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Eur J Public Health. 2019 Feb 18. pii: ckz017. doi: 10.1093/eurpub/ckz017. [Epub ahead of print]

Status quo bias and health behavior: findings from a cross-sectional study.

Author information

1
Institute of Health Economics and Health Care Management, Helmholtz Zentrum München (GmbH), German Research Centre for Environmental Health, Neuherberg, Germany.
2
German Centre for Diabetes Research (DZD), Neuherberg, Germany.
3
Institute of Epidemiology, Helmholtz Zentrum München (GmbH), German Research Centre for Environmental Health, Neuherberg, Germany.

Abstract

BACKGROUND:

Status quo bias (SQB) has often been referred to as an important tool for improving public health. However, very few studies were able to link SQB with health behavior.

METHODS:

Analysis were based on data from the population-based KORA S4 study (1999-2001, n = 2309). We operationalized SQB through two questions. The first asked whether participants switched their health insurance for financial benefits since this was enabled in 1996. Those who did were assigned a 'very low SQB' (n = 213). Participants who did not switch were asked a second hypothetical question regarding switching costs. We assigned 'low SQB' to those who indicated low switching costs (n = 1035), 'high SQB' to those who indicated high switching costs (n = 588), and 'very high SQB' to those who indicated infinite switching costs (n = 473). We tested the association between SQB and physical activity, diet, smoking, alcohol consumption, the sum of health behaviors, and body mass index (BMI) using logistic, Poisson and ordinary least square regression models, respectively. Models were adjusted for age, sex, education, income, satisfaction with current health insurance and morbidity.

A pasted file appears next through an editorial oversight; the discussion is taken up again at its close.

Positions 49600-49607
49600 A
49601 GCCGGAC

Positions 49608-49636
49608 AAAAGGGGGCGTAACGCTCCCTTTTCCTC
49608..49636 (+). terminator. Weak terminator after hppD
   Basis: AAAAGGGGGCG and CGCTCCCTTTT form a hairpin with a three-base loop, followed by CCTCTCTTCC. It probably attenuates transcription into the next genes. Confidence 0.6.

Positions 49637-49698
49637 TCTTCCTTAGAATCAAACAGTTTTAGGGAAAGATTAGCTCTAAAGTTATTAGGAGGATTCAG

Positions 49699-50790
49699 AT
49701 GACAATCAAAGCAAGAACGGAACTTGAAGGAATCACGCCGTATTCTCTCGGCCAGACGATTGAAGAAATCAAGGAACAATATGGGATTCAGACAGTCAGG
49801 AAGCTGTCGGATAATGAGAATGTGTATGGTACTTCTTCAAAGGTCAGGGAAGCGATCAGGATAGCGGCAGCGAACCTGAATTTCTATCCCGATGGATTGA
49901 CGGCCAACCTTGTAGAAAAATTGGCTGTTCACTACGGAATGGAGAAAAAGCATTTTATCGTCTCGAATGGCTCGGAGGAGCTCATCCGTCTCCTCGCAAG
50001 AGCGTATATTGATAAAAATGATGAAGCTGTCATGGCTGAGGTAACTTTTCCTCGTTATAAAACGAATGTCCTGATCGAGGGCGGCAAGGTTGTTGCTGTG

RESULTS:

SQB was associated with a higher rate of physical inactivity [OR = 1.22, 95% CI (1.11; 1.35)], a higher sum of unhealthy lifestyle factors [IRR = 1.05, 95% CI (1.01; 1.10)] and a higher BMI [β = 0.30, 95% CI (0.08; 0.51)].

CONCLUSIONS:

A high SQB was associated with unfavorable health behavior and higher BMI. Targeting SQB might be a promising strategy for promoting healthy behavior.

PMID:
30778558
DOI:
10.1093/eurpub/ckz017

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